The Phoenix Network:
About  |  Advertise
Books  |  Dance  |  Museum And Gallery  |  Theater

Review: Andrew Witkin, Doug Weathersby

Wonk appeal
By GREG COOK  |  January 20, 2009

HIGH-CONCEPT: Weathersby asks us to contemplate the beauty in seemingly mundane junk.

“Douglas Weathersby: The ES Inaugural Retrospective and Storage Loft” | Judi Rotenberg Gallery, 130 Newbury St, BOSTON | Through February 1

“Andrew Witkin: Others Among Others” | LaMontagne Gallery, 555 East Second St, South Boston | Through February 14

Over the summer, José Luis Blondet, curator at the Boston Center for the Arts, invited Boston artist Andrew Witkin to do an unspecified project in a hidden corridor at the BCA's Mills Gallery. The hall is a narrow, staff-only space behind one of the gallery walls. Staff used it to store ladders and supplies. The rest of the gallery was booked up, but Blondet thought the odd space might suit Witkin's practice of thoughtfully arranging furniture, rocks, papers, and other stuff.

Witkin enlisted the help of Douglas Weathersby, a local conceptual artist whose business, Environmental Services, doubles as a cleaning and an artmaking service. Weathersby, who won the ICA's Foster Prize for hot local artist in 2003, is best known for "shadow drawings," in which he sweeps dirt in a room into the shape of shadows of furniture placed there.

With input from Witkin and help from BCA interns, Weathersby cleaned out the Mills Gallery corridor, pried off panels that were blocking out windows, and built shelves. He painted the whole space matte white, except for the ceiling, which he painted a glossy white, so that light from the newly revealed windows would bounce off the ceiling and into the gallery over the gallery wall, which doesn't quite reach the ceiling. That light is the only public evidence of the piece, since the room itself is still closed to the public. "It's very subtle," Blondet acknowledges.

Witkin and Weathersby both have solo shows in town this month, so I've been thinking again about this collaboration — closed, cerebral, on the border between art and This Old House — and the prominence of conceptual art in Boston.

Conceptual art's local stature comes in part from being the choice of the majority of the ICA's Foster Prize selections over the past five years. That includes the work by three of the four 2008 finalists: Witkin's stylishly ascetic apartment, Joe Zane's droll riffs on artistic identity, and Catherine D'Ignazio's homeland-insecurity video installation.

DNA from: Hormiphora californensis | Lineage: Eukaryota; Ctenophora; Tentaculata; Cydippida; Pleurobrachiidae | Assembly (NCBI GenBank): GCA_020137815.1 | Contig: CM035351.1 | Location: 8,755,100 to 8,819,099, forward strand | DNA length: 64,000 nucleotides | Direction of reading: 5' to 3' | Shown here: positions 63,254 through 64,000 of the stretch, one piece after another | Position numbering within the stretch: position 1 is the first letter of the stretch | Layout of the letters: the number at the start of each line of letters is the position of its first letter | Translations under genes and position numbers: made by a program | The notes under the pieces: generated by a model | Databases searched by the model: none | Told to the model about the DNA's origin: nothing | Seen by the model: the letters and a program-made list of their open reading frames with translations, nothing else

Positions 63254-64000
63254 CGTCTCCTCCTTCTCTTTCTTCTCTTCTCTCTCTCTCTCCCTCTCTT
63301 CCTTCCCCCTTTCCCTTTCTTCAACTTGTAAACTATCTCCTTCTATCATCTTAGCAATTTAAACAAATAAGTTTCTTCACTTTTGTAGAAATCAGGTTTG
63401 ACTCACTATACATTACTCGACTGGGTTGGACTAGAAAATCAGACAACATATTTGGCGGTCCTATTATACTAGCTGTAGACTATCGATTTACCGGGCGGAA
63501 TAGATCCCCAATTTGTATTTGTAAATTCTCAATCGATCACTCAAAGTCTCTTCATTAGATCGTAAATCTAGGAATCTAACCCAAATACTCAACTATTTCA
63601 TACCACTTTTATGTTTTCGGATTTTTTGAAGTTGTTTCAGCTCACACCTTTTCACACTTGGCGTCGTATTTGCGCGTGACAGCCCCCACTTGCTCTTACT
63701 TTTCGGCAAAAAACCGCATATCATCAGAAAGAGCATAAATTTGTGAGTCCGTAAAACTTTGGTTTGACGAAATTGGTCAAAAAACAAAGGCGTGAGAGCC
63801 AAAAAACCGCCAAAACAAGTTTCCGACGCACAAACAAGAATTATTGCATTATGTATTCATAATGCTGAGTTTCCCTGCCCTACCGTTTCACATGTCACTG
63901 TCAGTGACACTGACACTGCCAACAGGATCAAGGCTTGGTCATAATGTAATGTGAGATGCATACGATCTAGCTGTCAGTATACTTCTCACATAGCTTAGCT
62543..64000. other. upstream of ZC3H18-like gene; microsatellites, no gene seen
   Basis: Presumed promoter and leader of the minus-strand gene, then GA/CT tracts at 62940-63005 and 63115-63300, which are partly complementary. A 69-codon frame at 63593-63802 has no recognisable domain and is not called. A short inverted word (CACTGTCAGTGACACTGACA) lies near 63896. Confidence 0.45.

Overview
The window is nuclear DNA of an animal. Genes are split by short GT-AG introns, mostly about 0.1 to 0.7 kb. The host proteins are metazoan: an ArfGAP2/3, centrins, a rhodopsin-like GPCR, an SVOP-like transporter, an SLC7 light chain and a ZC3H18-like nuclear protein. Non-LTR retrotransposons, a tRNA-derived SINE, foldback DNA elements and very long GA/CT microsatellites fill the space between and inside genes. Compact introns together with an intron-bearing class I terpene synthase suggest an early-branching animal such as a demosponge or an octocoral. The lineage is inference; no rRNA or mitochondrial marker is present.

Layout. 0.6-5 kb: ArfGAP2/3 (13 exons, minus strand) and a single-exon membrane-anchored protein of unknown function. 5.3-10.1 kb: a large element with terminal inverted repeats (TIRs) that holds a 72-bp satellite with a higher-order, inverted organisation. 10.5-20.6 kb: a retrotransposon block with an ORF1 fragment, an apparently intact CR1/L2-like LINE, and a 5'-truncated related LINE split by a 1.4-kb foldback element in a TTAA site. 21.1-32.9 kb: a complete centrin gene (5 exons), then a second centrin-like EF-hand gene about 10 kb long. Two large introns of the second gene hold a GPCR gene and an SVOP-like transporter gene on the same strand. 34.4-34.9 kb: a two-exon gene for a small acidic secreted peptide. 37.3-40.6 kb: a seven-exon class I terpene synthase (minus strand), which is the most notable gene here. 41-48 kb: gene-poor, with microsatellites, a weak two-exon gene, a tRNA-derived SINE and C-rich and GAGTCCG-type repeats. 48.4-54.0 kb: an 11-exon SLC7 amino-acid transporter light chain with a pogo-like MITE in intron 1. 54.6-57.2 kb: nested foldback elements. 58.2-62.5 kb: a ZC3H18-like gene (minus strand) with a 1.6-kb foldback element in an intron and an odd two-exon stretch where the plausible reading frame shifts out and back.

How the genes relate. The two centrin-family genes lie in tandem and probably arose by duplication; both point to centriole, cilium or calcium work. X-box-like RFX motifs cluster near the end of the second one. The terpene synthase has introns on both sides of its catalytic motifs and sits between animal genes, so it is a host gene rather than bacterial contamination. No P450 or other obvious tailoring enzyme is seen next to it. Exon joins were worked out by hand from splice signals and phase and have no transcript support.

Local conceptual artists are an amorphous, hard-to-categorize gang. What unites them is a wonkish way of thinking that's easier to sense than to define. Their ideas often manifest themselves through rigorous craftsmanship: Andrew Mowbray's Jules-Verne-by-way-of-Matthew-Barney contraptions, Jane Marsching's recent kite and flags, John Osorio-Buck's survivalist shacks, Deb Todd Wheeler's people-powered contraptions with their bicycle pedals and hand cranks, Jeff Warmouth's screwball puppet films and mock museum displays. Performance is often involved, and often as video: the Institute for Infinitely Small Things' literal enactments of corporate slogans, Platform2's Failure Support Group (a one-night group discussion on failure), Ben Sloat's public restaging of Michael Jackson's dance from Thriller.

Several artists adopt poses of scientific inquiry and expedition. Many use aliases (Warmouth as Jeffu, Mowbray as Tsunami Jones), often reinventing themselves as some sort of "official" enterprise — the Institute, the National Bitter Melon Council, Weathersby's Environmental Services. The tone is mostly serious, dry, not juicy. It all falls in line with Boston's Puritanical streak, Yankee devotion to craftsmanship, and the intellectualism and institutionalism of area colleges. Maybe that's just a coincidence.

1  |  2  |   next >
Related: Bread and Puppet Theater returns, Blake babies, High concept, More more >
  Topics: Museum And Gallery , Catherine D'Ignazio, Catherine D'Ignazio, Jeff Warmouth,  More more >
| More

 Friends' Activity   Popular   Most Viewed 
[ 11/26 ]   "Benefit For MC Exposition"  @ Church of Boston
[ 11/26 ]   Bo Burnham  @ Wilbur Theatre
[ 11/26 ]   "Occupy Live Music Tour"  @ Paradise Rock Club
Share this entry with Delicious
    Jonathan Schipper's Measuring Angst (2009) might be a complicated machine built to help you ponder whether your life would be better if you could take back the stupid thing you did last night.
  •   HAACKE AND PIENE AT MIT  |  November 15, 2011
    "Hans Haacke 1967" at MIT's List Visual Arts Center is a science museum presentation with the educational explanation stripped away, leaving just wonder.
    Some time back, Rebecca Macri embroidered a pillow with the rainbow bars of the old terrorism alert chart ("severe" to "low").
  •   BUONACCORSI + AGNIEL OPENS ITS DOORS WITH “YES!”  |  November 02, 2011
    Providence is one of the most fertile art-making communities anywhere, but commercial galleries showcasing groundbreaking art made here — the art that defines the future — struggle to stay in existence.
    The ancient Greeks said the Titan Kronos cut off the penis of his father, Ouranos, the sky, and chucked it into the sea.

 See all articles by: GREG COOK

RSS Feed of for the most popular articles
 Most Viewed   Most Emailed